2009 seems so long ago. I was a sixteen-year-old freshman in high school struggling with math. In 2019, I am a graduate student getting my Master’s in Library and Information Science. The only thing that has not changed much is that I’m sleeping in the same bedroom.

I was going to do a post on how I have changed as a reader over the decade, except my memory is terrible. I saw this tag on Thoughts on Tomes YouTube channel, but she’s not the creator of the tag. All I know is that she made it look like fun.

To the tag!

 

What was your favorite book in 2009?

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Without a doubt, it had to be The Summoning by Kelley Armstrong. I probably reread it that year, too, since the sequel, The Awakening, came out in either 2009 or 2010. 2009 was the year I broke away from the trashy Sweet Valley books to the broader young adult genre, particularly urban fantasy.

 

What is your favorite book of 2019?

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I don’t know if I have a specific favorite book this year. Like last year, I did not give out much 5-star ratings and not a lot stuck with me. For the sake of this question, I will say it is a tie between The Poet X by Elizabeth Acevedo and A School for Unusual Girls by Kathleen Baldwin.

 

What was your least favorite book in 2009?

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Anything I read by L.J. Smith, mainly The Awakening, which was the first book of the Vampire Diaries series. I only read the first one, and I never made it beyond 50 pages. And this was at the height of the vampire craze, post-Twilight.

 

What was your least favorite book in 2019?

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It is slightly unfair, since I went into this book knowing nothing about it beyond the synopsis, but the graphic novel Kill My Mother by Jules Feiffer. I found this one while browsing my local library. This had no plot to speak of and it had too many POVs than was necessary.

 

What is a book published in 2009 that you still want to read?

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Wintergirls by Laurie Halse Anderson, which follows two best friends, one deceased, struggling with eating disorders.

 

What is a book published in 2019 you want to get to before 2020?

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I had originally checked out Marley by Jon Clinch from the library, which I think was a 2019 release, only I returned it last week. As in previous years, I got hit with a reading slump a few days before Christmas. I lost interest in all the books I checked out from the library. I grabbed a bunch of graphic novels I owned that I want to read by New Year’s, only none of them were published in 2019.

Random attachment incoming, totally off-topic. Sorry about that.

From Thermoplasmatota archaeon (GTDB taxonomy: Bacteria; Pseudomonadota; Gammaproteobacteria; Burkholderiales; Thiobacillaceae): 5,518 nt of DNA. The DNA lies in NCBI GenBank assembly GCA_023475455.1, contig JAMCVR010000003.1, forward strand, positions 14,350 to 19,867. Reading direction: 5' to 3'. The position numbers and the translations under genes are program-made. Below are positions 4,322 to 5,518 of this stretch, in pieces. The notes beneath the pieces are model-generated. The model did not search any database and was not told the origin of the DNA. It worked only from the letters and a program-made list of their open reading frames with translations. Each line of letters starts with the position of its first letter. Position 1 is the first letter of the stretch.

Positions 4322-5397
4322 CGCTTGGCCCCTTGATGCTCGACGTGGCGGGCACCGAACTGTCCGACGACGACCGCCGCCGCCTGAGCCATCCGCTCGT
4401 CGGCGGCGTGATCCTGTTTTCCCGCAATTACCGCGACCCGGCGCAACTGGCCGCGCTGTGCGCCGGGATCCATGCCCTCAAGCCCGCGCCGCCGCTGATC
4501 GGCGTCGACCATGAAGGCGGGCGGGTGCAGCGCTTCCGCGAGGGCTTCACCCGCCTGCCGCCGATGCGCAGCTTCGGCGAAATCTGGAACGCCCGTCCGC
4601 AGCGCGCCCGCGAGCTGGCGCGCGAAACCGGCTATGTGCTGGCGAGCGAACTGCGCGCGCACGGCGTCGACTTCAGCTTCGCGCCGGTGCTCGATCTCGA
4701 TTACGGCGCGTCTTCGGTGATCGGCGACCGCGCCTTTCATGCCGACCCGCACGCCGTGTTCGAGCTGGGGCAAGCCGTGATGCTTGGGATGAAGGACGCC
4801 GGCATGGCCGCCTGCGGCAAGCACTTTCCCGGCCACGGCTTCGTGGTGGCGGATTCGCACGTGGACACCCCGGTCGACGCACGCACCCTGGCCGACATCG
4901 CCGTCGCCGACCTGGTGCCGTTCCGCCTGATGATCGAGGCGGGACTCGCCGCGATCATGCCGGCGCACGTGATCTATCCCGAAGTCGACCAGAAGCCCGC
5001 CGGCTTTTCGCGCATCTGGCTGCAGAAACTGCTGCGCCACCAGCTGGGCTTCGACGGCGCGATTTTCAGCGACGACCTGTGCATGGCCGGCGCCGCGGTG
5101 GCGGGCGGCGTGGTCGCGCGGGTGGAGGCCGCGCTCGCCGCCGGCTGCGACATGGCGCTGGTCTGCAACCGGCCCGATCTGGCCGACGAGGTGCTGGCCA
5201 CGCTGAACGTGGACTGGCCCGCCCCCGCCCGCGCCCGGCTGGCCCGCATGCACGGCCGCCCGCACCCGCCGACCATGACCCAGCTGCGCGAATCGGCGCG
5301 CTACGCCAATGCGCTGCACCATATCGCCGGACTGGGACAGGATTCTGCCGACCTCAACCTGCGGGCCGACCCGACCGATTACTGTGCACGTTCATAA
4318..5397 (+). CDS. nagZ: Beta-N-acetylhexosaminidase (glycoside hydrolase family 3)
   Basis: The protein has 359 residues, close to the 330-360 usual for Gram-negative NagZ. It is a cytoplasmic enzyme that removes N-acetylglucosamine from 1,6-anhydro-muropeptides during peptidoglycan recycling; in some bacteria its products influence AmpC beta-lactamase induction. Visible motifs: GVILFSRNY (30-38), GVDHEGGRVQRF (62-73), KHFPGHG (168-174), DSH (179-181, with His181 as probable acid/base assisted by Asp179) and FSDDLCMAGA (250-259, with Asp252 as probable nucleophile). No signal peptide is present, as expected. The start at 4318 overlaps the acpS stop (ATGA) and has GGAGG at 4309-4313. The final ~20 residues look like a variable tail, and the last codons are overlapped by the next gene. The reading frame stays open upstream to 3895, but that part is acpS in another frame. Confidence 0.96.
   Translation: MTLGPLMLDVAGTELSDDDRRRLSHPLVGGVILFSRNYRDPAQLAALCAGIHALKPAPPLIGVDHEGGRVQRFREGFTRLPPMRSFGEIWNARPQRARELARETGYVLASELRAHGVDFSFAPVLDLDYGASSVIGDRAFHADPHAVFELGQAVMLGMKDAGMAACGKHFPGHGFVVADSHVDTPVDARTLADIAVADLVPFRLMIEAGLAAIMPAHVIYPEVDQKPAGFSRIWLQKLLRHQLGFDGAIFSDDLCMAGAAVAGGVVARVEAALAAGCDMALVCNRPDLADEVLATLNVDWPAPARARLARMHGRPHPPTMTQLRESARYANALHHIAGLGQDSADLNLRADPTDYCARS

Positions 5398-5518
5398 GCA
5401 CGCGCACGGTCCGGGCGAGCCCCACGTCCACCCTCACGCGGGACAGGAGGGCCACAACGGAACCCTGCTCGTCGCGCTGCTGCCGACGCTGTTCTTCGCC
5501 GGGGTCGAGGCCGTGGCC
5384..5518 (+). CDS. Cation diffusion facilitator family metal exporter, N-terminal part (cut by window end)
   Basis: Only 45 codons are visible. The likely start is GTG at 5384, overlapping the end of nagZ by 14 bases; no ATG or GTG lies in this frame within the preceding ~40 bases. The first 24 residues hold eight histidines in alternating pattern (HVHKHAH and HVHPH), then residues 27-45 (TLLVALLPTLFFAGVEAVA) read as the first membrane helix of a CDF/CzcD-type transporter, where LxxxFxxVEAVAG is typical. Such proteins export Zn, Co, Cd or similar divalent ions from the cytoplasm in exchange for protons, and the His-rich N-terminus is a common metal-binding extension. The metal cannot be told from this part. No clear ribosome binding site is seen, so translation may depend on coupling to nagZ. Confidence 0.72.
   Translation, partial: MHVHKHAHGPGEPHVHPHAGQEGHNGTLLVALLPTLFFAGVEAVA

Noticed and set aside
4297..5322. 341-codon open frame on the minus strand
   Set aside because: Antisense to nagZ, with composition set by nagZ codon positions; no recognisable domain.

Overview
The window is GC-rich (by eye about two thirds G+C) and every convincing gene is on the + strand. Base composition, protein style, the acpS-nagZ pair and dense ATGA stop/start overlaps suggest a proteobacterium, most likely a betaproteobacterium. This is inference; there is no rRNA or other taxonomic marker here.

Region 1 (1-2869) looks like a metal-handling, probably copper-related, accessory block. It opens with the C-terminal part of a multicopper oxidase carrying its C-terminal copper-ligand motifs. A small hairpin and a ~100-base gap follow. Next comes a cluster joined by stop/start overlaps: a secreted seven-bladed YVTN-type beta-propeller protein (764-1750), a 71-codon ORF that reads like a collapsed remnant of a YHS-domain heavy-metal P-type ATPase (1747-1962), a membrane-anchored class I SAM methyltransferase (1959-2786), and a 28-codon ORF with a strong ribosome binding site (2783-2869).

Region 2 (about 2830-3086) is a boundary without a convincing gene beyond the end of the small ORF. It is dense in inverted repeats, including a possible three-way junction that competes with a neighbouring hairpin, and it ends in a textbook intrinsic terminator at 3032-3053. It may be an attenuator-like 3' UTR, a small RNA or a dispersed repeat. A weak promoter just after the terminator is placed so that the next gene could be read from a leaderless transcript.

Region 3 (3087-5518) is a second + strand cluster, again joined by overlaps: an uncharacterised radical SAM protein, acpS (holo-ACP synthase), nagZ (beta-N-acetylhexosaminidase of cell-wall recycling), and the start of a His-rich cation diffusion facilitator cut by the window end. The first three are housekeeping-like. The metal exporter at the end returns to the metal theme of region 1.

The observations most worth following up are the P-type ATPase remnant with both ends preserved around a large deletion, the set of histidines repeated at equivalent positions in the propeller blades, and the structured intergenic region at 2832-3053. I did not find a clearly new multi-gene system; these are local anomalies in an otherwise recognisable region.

What is a genre you used to read a lot of that you don’t read as much anymore?

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In early high school until maybe my freshman year of college, I was really into adult mysteries and thrillers, as well as women’s fiction, primarily Meg Cabot. Urban fantasy and paranormal romance was my obsession until sophomore year of undergraduate. I was obsessed with Meg Cabot, who wrote predominantly in the latter genre. At that time, I was heavy into crime TV shows, too, so this played into my love for reading books in that genre.

 

What is a new genre you’ve discovered since 2009?

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In high school and college, I only read nonfiction for school. I still mostly read nonfiction for school. But now I am looking into picking up nonfiction for my own recreational reading. The same goes for science fiction. Most of the subjects in science fiction go right over my head, which was why I rarely felt drawn to it. Now, after picking up a few gems like Aurora Rising by Amie Kaufman and Jay Kristoff, I am more apt to reading science fiction.

 

What is a reading or book habit you are hoping to leave behind in this decade?

There are a few small, annoying habits I want to leave behind. The first book habit is to not check out more books from the library than I can read. It’s not a major problem, but it is a minor annoyance I would like to remedy, since I do currently live in a rather small space.

A reading habit I would like to leave behind is not always prioritizing reading. During down times throughout the day, I take out my phone even though I bring a book with me. At night, I’ve been watching YouTube when I could be reading. Recently I realized that I sometimes do not always have the energy or focus to read books. I’m hoping this is adulting getting the better of me, and not anything else. Like losing an interest in reading.